Both houseleek, Sempervivum tectorum, and biting stonecrop, Sedum acre, have acquired names such as welcome-home-husband-though-never-so-drunk.

Thus Peter Wyse Jackson, in his Ireland’s Generous Nature, 2001, records welcome-home-husband-however-drunk-you-be as a name for houseleek, and states that is is due to ‘the tradition that the leaves chewed can help to disguise the aroma of alcohol on the breath’.  Gabrielle Hatfield, in Hatfield’s Herbal, 2007 suggests that houseleek may have been given this name ‘because the offshoots, which bear small rosettes, are sometimes dislodged by the wind and roll drunkenly down the roof slope’.

Welcome-home-husband-though-never-so-late was recorded for houseleek, without explanation, from Wareham, Dorset, in 1991.

Welcome-home-husband-though-never-so-drunk has been recorded for biting stonecrop in Cornwall, Dorset, Somerset and Suffolk.  This has been explained by Jonathan Tulloch, in The Times ‘Nature Notes’ of 12 August 2020 as ‘probably reflect[ing] the fact that it can gleam so brightly on a roof that the befuddled pubgoer could find their way home well after closing time’.

Has anyone any further explanations for these names, or any comments on them?  If you do, please send them to

Images:  upper, houseleek, planted, St Peter and St Paul churchyard, London Borough of Merton, March 2014; lower, biting stonecrop, Tooting Common, London Borough of Wandsworth, June 2021.

Flowers for D.C. Jim Morrison

Date of the post: Posted on by royvickery |


Flowers placed in front of a memorial to Detective Constable Jim Morrison, in Montreal Place, Covent Garden, City of Westminster.  26-year-old Morrison was fatally stabbed on 13 December 1991, when he was off duty but trying to arrest a suspected a bag thief.

Photographed 7 January 2022.



Christmas Eve Vespers at St Sava’s

Date of the post: Posted on by royvickery |

Christmas Eve Vespers were celebrated at St Sava’s Serbian Orthodox Church, in Notting Hill, London Borough of Kensington and Chelsea, on Thursday 6 January 2022, starting at 7 p.m.  The church was packed.  A yule, a dead but leafy oak branch was placed near the entrance; straw was strewn on the floor, and glasses containing young wheat plants were placed beside icons (see posting of 8 January 2017 for details).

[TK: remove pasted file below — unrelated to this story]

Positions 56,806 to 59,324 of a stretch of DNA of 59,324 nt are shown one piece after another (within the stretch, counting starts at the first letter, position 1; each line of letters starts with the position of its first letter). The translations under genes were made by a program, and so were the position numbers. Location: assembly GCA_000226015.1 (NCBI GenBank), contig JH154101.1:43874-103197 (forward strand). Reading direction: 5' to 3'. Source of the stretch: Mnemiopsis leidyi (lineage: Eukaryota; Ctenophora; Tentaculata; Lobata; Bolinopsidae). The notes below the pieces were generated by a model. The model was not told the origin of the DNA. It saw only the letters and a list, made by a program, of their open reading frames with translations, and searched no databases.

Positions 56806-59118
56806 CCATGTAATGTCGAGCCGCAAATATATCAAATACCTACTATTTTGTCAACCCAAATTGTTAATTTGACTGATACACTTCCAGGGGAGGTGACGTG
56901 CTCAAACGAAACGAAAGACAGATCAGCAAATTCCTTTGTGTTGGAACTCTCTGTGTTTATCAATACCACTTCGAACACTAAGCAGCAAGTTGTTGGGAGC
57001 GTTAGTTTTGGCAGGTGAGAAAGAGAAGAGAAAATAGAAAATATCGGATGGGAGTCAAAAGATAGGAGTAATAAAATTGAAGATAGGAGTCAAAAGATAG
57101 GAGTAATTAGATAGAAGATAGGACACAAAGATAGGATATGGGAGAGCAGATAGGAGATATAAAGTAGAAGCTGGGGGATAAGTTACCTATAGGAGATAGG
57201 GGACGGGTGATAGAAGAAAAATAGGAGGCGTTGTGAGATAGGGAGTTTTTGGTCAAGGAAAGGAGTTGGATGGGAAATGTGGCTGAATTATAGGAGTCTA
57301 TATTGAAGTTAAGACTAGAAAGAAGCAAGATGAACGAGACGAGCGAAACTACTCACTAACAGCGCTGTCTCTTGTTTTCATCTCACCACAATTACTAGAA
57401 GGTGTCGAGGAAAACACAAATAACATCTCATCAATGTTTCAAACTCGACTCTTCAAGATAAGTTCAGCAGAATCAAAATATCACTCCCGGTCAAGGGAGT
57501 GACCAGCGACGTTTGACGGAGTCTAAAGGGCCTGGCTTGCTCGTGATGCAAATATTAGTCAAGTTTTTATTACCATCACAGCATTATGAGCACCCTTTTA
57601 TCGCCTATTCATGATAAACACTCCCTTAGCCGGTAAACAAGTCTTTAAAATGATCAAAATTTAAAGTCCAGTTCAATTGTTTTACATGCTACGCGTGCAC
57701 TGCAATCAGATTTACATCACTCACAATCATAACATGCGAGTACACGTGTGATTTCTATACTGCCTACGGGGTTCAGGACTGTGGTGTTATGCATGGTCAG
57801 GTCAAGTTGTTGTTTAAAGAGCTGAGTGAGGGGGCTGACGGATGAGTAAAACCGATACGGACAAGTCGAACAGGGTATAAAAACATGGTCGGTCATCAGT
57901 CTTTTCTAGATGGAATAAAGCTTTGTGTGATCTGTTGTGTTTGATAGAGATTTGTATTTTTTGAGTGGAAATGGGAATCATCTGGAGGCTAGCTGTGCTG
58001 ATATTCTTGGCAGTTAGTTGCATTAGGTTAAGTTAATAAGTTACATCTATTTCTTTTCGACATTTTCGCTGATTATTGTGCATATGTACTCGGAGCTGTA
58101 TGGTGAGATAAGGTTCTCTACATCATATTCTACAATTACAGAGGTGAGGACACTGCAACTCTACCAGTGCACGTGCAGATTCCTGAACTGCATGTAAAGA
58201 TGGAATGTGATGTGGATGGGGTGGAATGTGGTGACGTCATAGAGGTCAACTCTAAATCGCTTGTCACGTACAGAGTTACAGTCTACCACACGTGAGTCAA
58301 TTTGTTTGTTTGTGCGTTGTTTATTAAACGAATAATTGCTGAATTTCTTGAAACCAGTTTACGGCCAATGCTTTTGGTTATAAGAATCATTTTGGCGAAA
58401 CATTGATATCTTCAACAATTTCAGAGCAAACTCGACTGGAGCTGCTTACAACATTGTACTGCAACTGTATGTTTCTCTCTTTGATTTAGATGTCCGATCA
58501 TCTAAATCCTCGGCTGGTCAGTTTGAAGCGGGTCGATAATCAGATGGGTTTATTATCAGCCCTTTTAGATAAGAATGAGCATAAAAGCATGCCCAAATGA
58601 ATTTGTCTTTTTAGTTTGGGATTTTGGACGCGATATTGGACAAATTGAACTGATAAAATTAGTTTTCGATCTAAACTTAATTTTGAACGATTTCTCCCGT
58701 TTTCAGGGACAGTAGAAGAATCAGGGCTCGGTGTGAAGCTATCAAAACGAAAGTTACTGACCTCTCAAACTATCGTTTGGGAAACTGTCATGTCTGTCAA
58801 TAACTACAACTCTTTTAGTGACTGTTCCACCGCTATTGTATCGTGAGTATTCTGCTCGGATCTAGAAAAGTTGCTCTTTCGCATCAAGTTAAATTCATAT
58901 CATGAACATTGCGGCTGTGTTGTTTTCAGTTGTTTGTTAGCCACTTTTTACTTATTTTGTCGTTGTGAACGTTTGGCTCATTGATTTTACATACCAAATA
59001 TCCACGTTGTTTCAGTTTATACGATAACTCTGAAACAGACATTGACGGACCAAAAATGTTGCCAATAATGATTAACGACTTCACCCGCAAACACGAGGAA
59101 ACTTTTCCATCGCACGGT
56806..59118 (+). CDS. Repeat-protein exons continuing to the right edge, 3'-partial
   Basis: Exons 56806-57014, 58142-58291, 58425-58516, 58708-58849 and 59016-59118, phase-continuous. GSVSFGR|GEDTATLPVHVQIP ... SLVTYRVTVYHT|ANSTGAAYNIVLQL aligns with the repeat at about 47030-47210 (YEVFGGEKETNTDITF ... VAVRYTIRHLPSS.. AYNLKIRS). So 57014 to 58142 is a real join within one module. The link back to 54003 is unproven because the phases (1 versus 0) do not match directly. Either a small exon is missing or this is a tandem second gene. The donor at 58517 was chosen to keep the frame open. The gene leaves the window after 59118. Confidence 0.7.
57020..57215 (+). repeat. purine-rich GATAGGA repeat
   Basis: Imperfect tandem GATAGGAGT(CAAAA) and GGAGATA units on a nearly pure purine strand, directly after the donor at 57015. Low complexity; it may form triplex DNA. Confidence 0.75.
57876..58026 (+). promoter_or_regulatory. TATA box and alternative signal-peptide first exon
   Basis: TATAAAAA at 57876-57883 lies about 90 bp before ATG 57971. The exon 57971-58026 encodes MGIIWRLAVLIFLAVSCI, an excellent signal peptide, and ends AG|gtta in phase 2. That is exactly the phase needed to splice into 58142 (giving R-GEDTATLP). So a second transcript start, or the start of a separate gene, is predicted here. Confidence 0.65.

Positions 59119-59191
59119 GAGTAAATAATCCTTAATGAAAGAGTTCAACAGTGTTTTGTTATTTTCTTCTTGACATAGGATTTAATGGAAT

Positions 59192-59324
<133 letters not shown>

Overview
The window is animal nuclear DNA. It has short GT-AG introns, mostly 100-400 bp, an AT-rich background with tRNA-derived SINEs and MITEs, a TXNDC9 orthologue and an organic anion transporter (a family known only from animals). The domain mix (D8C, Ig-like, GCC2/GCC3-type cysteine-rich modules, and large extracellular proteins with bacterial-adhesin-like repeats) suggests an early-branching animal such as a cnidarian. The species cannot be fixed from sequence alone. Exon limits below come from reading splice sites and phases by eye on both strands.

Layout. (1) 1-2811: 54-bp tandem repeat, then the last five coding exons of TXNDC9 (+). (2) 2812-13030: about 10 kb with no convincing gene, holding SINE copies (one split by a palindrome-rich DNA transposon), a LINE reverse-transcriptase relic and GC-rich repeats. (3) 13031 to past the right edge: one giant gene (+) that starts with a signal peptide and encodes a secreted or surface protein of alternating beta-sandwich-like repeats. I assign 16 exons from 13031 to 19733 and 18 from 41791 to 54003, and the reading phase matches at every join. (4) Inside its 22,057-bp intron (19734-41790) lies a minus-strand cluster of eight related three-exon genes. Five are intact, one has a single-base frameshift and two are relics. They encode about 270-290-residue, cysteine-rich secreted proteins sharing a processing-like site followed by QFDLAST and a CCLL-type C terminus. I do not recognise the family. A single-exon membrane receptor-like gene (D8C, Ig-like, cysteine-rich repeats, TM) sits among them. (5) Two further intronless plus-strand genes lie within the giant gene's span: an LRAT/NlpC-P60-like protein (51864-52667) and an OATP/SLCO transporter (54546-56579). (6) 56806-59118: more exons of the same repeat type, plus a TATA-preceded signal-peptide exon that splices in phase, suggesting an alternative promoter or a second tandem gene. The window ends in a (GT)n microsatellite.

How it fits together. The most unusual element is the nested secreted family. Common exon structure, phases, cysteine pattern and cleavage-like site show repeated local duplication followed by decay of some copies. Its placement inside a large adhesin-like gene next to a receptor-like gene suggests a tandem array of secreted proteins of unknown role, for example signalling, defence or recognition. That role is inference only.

At the conclusion of the service people were given small bundles of straw and oak twigs (Turkey oak, Quercus cerris), to take home and burn, apparently ‘for luck’.

Comment from Jane Lawson:  My neighbour Bishop Seraphim Newman-Norman [Patriarch of Glastonbury and Head of the British Orthodox Church] says that the oak in the bundles symbolises sacredness, and the straw the straw of the Bethlehem stable.

Photograph of yule taken on Christmas Day, 7 January 2022, © Carlos Bruzon.

Updated 8 January 2022.

Decorations on Sparrowhawk grave

Date of the post: Posted on by royvickery |

Decorated grave of Ronnie (d. 2007) and Nellie (d. 2020) Sparrowhawk, in London Road Cemetery, London Borough of Merton, 3 January 2022.

The Sparrowhawk family were travellers who ran a successful rag and scrap metal business – Jack Sparrowhawk & Sons – in Mitcham, from 1926 until 2014. Amongst other things they were appreciated for their willingness to take away the residue left at the end of jumble sales, paying a small amount for the debris.

In south London cemeteries the graves of travellers can often be recognised by their exuberant decorations, and depictions of horses, often pulling caravans, on the gravestones.

Edited 23 January 2022.